Tourists are taking advantage of Argentina’s economic downturn.


With the country’s currency dropping almost 50 percent against the U.S. dollar this year, travelers are basking in some of Argentina’s luxuries like feasting on world-class steaks at Don Julio, a world-class steakhouse. A T-bone steak, usually a pricey menu choice, now only goes for 975 pesos, which equals $27.


The country has also seen a 12 percent jump in foreign tourism. In the past six months, sites like Hopper and Kayak noticed a 56 percent increase in flight searches to Argentina. It makes sense since low-cost airfare is another contributing factor. Government officials got rid of regulations to include routes from Norwegian Airlines, who have flights starting as low as $18 to Argentina. A spokesperson for Airbnb expects to see a 60 percent increase in international guest reservations based on bookings made between August and October.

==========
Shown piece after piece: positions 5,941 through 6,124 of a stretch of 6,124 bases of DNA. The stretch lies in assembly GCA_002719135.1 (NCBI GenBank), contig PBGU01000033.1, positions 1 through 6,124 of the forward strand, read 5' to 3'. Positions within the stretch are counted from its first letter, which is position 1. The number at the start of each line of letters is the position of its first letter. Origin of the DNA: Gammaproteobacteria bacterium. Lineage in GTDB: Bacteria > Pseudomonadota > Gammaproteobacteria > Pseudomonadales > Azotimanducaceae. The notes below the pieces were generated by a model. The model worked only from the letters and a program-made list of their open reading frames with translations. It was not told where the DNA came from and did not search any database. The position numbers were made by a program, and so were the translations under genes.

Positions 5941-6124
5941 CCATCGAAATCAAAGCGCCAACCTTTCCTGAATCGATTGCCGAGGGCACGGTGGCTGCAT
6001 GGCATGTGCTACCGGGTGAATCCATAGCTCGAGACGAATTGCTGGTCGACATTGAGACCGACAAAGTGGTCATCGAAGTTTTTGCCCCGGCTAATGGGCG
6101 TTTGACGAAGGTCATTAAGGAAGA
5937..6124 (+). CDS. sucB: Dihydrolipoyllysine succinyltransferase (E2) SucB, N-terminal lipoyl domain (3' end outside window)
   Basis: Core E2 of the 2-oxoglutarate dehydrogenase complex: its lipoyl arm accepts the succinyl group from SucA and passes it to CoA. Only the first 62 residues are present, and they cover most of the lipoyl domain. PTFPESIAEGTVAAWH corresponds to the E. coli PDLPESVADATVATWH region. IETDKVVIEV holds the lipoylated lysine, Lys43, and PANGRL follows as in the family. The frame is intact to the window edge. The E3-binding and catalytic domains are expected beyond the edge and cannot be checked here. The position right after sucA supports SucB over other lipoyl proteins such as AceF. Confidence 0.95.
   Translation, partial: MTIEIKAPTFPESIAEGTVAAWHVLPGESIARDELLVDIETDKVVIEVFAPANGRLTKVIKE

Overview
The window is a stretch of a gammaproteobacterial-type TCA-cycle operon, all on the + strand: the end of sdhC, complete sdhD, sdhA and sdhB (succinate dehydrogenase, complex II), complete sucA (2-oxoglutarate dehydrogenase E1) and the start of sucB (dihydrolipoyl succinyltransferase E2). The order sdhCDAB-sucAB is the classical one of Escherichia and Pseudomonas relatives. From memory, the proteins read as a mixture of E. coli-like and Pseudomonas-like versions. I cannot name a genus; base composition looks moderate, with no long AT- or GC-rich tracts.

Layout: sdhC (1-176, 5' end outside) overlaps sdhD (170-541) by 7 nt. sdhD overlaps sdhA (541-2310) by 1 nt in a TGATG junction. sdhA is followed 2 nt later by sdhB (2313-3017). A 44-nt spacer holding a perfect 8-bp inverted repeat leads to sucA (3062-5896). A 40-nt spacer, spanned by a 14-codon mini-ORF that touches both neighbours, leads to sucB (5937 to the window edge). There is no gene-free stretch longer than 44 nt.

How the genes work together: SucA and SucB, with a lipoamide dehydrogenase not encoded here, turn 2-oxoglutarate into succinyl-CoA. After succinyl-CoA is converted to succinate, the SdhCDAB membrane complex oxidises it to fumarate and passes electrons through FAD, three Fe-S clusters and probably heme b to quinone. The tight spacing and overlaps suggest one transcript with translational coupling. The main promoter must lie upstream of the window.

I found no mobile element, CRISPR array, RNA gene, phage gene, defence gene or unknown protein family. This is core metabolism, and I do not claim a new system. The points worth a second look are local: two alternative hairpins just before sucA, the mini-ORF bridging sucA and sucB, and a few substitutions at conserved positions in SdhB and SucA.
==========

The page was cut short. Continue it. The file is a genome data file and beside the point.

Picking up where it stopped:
“It’s a ’luxury for less’ scenario for travelers considering Argentina right now,” said Frommer editorial director Pauline Frommer. “Travelers are seeing Argentina as a much less expensive country to visit and they’re not seeing any of the red flags often associated with economic instability.” Experts say the peso decline provides a better experience for tourists without risk. Popular cities like Buenos Aires remain steady unlike spots like Caracas and Rio de Janeiro who have been hit hard by the economic crisis.


Not everyone has benefited from the economic decline, like travel agency Despegar. Latin America’s largest online agency had clients switch travel plans from high-end vacation spots like Miami to Argentina. The smaller transactions put a major dent in Despegar’s revenue. Despegar shares dropped 48 percent since March.


Many travel sites have noticed the country’s value for tourism. Sites like Lonely Planet named Argentina one of its top “best value” destinations next year. The Wall Street Journal also gave Salta, Argentina a shoutout as the most intriguing place to visit in 2019.